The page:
The obvious advantage would be that goods and services individuals cannot afford won’t be delivered to them, which could lead to higher conversion rates.
APApple CEO Tim Cook has historically spoken against monetising user data. It describes a system that would show adverts for products to groups of people with a common profile, “based on the amount of pre-paid credit available to each user”. The company will soon allow marketers to send messages to customers in Apple Wallet, target by user tastes in the News app and break up songs with commercials in Apple’s subscription music streaming service.
Apple ads could possibly be based on tracking your credit/debit cards and checking your bank balance in the future, according to a new patent filed by the company on Thursday. It can then better select the ad to show you based on whether you can afford what the ad is attempting to sell.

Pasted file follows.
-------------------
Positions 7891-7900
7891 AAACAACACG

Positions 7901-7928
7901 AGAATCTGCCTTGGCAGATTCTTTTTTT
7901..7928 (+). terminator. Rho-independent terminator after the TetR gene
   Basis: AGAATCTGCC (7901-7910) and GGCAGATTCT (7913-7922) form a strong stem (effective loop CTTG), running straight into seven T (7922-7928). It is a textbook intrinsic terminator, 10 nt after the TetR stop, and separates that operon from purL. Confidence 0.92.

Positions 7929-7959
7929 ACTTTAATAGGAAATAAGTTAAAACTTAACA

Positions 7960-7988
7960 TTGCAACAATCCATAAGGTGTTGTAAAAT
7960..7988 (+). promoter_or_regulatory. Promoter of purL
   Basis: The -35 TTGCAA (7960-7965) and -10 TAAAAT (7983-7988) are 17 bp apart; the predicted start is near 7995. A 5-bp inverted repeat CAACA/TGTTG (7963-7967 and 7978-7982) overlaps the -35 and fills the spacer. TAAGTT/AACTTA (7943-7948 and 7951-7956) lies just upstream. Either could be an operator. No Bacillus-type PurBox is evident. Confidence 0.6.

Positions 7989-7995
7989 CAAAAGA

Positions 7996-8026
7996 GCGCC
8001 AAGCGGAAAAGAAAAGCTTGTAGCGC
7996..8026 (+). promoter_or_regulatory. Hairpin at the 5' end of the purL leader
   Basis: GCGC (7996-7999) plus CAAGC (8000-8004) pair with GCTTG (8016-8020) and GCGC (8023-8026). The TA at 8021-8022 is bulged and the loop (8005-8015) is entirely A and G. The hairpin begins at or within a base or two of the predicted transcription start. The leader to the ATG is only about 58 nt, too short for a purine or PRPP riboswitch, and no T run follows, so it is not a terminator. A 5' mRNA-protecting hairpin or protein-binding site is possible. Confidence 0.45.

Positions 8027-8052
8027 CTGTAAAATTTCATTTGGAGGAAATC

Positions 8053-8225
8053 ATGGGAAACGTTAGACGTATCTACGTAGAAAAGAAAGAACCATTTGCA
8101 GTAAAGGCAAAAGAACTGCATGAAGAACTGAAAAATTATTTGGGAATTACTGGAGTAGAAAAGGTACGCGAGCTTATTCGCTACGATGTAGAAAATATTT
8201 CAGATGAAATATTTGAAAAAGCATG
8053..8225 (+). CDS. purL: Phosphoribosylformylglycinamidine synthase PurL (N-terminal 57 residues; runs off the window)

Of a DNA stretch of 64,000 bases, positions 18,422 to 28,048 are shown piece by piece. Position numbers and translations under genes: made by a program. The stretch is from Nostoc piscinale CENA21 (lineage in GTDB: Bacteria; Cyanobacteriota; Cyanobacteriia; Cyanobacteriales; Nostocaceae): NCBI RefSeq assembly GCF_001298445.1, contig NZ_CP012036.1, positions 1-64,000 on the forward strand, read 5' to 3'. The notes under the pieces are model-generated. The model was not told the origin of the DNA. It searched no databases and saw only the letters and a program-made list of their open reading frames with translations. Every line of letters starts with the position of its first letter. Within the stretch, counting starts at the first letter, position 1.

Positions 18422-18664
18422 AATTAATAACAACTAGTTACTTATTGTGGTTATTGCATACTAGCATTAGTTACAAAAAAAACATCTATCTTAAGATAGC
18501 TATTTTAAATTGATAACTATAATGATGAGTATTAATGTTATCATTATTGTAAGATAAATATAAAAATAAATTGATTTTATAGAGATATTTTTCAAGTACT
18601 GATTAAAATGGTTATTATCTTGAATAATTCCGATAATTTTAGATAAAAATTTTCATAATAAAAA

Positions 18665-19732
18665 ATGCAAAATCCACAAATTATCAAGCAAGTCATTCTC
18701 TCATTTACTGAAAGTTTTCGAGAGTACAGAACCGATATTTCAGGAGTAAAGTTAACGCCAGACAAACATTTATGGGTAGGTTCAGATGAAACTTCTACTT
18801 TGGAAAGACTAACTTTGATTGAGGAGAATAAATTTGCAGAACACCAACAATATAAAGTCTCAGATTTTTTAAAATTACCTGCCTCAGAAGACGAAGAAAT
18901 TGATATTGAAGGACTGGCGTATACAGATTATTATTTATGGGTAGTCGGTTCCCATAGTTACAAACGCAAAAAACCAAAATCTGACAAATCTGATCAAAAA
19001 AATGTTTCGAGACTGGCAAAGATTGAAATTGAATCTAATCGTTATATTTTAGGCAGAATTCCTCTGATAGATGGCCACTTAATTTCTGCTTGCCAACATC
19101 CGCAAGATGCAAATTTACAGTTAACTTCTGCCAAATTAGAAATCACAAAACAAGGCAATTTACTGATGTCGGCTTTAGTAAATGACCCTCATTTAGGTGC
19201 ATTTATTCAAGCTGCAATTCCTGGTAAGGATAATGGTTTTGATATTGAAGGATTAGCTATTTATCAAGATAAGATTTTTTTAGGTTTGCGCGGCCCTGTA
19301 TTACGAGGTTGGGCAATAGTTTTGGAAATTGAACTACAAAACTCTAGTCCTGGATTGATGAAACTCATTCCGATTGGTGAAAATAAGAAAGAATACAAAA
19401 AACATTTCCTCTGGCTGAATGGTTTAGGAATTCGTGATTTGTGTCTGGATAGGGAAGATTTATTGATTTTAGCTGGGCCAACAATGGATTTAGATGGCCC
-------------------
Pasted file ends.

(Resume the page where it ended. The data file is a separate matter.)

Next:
[T]he delivery element is arranged such that the content item [ad] delivered to the user includes only one or more objects having a purchase price less than or equal to the available credit for that user. Would the new Apple ads system be protecting consumers or the opposite?
We asked Apple for comment but didn’t hear back.
While such a system may make for streamlined and relevant advertising, many people could feel sidelined at such a class-system coming into place. Apple historically has targeted upper-income users and has never been interested in the kind of customer who wants a free phone in exchange for looking at ads. And, of course, this is just a patent, so it doesn’t mean the feature will ever come to be.
That said, the product blueprints don’t necessarily mean that Apple or the participating advertisers would actually have access to the personal financial data it amasses.